Influenced by Warrior Women

Editor’s note: This is the fourth in a Charlotte County Dems Profile  series, Influencers, by Linda Conklin,  a Charlotte County Dems writer.

Nancy Razvoza, Vice-Chair of the Charlotte County Democrats (CC Dems), says she is a Democrat because she cares about people, society, our environment, and much more. Her activism in many passionate causes led her to her current leadership role. To understand Nancy’s journey, we need to know about early influences in her life.

“My mother took me to the library once a week starting at age four. It was the high point of my week. I loved the library so much—it was my eye into the world!” She worked in the library from age 14 until high school graduation and dreamed of one day being a librarian.

Influenced by what she calls “warrior women,” Nancy praises her mother and grandmother as great role models. Even though Nancy’s mother was a semi-professional basketball player, playing all over Pennsylvania, and valedictorian of her high school class, she was unable to go to college. There was no family support, financial or otherwise, for a girl to go off to college.

Nancy’s father started working in the local glass factory at age 13 until retirement. Those were challenging times—jobs were scarce, and the glass company offered employees’ widows a job to help keep their family afloat. That’s how her paternal grandmother, as a young housewife, went to work in the glass factory. She was a “warrior” in Nancy’s eyes.

Growing up in a small community in southern Pennsylvania, Nancy recalls her childhood as ideal—a blue-collar family, sister to three younger brothers, and leadership of two warrior women. Nancy so wanted to go to college, but in those days financial support only went to boys. She earned multiple “prizes”—winning a city-wide competition that would allow her to attend an all-girls’ school during her senior year, which she declined. She was offered a scholarship to an art school in New York, which she also had to decline. She knew she would go to college someday and, as the first person in her family to do so, Nancy was right. She finally started classes in 1978 and earned her B.A. in Applied Science-English Literature in 1985. She also earned a Master’s of Library & Information Science from the University of Pittsburgh. In spite of a late start and a lengthy journey, she achieved her goal.

Nancy and her late husband, Richard (Raz) relocated from Pennsylvania to Port Charlotte in 1986 when she was offered her first job as a professional Librarian. They immediately fell in love with the small-town feel of the community. As a Marine Corps staff sergeant, Raz spent 33 months as a prisoner of war during the Korean conflict. He and Nancy became active with American Ex-Prisoners of War at the state level and with the local Peace River chapter. Raz served as a state commander and she was an adjunct. “We traveled all around Florida and met other POWs. It did so much for him in dealing with his PTSD.”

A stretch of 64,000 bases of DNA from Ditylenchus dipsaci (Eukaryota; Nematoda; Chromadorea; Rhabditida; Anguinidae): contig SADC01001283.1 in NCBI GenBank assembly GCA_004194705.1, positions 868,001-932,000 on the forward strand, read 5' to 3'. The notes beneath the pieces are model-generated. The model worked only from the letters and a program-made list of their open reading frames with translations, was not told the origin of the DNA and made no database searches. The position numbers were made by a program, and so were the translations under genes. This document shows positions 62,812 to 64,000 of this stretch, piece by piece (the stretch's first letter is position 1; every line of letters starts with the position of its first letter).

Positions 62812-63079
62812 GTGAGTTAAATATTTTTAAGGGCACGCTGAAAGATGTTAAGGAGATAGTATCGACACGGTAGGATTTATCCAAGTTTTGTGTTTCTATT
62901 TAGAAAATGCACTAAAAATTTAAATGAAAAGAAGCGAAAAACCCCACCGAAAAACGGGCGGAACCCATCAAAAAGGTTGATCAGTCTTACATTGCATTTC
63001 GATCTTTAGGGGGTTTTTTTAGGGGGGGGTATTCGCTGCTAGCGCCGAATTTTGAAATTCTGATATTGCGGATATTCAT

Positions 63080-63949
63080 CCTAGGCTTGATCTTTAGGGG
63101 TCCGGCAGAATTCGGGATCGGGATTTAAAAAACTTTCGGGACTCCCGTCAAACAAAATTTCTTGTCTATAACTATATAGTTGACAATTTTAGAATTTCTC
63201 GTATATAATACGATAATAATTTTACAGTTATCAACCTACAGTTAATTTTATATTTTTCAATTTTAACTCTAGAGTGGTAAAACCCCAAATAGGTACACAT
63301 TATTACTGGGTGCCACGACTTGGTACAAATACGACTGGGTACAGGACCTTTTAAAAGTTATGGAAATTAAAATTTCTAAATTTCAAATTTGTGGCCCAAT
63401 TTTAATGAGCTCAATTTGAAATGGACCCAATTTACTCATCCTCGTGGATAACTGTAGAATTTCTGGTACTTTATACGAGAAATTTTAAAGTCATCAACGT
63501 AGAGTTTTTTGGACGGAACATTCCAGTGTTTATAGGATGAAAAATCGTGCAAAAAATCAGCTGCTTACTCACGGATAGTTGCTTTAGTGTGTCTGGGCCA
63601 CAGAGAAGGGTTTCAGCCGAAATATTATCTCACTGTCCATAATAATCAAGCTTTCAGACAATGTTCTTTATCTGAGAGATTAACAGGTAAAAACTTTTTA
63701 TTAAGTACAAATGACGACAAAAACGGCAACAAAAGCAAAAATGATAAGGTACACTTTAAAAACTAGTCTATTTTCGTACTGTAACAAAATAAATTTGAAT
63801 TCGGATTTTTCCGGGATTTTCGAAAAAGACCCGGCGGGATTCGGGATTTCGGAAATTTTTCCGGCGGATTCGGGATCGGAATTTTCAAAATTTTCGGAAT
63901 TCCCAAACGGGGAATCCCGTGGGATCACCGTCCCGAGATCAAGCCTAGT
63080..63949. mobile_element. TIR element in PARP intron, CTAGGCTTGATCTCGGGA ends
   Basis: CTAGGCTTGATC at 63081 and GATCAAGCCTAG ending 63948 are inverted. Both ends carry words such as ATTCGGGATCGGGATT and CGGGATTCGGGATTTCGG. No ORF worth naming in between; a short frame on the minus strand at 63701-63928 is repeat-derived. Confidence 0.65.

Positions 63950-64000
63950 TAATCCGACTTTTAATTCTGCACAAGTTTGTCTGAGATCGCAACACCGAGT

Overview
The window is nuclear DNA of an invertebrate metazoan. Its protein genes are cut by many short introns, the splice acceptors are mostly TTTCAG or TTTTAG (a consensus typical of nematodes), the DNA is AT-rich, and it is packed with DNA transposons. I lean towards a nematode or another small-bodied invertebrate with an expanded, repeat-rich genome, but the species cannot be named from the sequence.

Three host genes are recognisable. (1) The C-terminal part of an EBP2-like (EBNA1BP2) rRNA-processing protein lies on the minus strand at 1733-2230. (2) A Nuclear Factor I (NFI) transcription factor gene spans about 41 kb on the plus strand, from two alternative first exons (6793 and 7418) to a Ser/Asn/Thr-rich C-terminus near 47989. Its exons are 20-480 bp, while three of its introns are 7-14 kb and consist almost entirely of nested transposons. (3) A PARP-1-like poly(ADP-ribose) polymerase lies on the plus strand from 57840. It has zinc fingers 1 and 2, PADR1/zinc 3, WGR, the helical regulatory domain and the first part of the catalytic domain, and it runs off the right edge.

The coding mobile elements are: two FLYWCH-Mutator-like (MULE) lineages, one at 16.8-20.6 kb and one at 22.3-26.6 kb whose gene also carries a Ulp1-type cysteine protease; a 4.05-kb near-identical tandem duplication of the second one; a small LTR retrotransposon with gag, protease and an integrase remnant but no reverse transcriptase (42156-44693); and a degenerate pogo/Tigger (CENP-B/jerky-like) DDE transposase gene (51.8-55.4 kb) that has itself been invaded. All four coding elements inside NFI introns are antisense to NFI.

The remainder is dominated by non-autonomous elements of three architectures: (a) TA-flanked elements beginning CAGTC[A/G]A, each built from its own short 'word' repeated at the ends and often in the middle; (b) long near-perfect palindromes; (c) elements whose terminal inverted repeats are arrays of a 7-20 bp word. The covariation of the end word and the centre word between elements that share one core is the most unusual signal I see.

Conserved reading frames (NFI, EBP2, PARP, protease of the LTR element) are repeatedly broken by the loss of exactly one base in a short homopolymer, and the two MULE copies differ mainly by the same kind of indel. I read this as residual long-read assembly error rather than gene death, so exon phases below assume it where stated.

Nancy said that of the many organizations and causes she has been involved with, her time as Volunteer Director of the Charlotte HIV network in the ‘90s was both the hardest and most rewarding thing she has ever done. “Until the public confronts the prevalence of HIV in a community, they cannot solve the complex social, economic and environmental factors that fuel the epidemic.” At that time, the community—and the country–was in denial. There was so much complacency. Nancy worked to bring awareness of the problem to the attention of Charlotte County residents.

Obviously, Nancy has continued her activism. “When Barack Obama gave the keynote address at the Democratic National Convention in 2004, I was so moved. When he began his first presidential campaign, I immediately volunteered.” And it was the day after Trump was elected that she decided to serve in whatever capacity available to not allow that to happen again. An online search led her to join the Southwest Florida Indivisibles, a non-partisan group committed to increasing voter registration and participation by the disenfranchised. “My first experience was great. A group of us went to Rubio’s office in Tampa. There were 60 of us outside protesting his position on education.”

Today, as Vice-Chair of the CC Dems, she would like to see more residents involved in a Veteran’s caucus. “We need a Democratic group that will work hard to preserve and protects those who have served us so well.”

Listen and see Nancy explain that she is a Democrat because she cares.  Click here.

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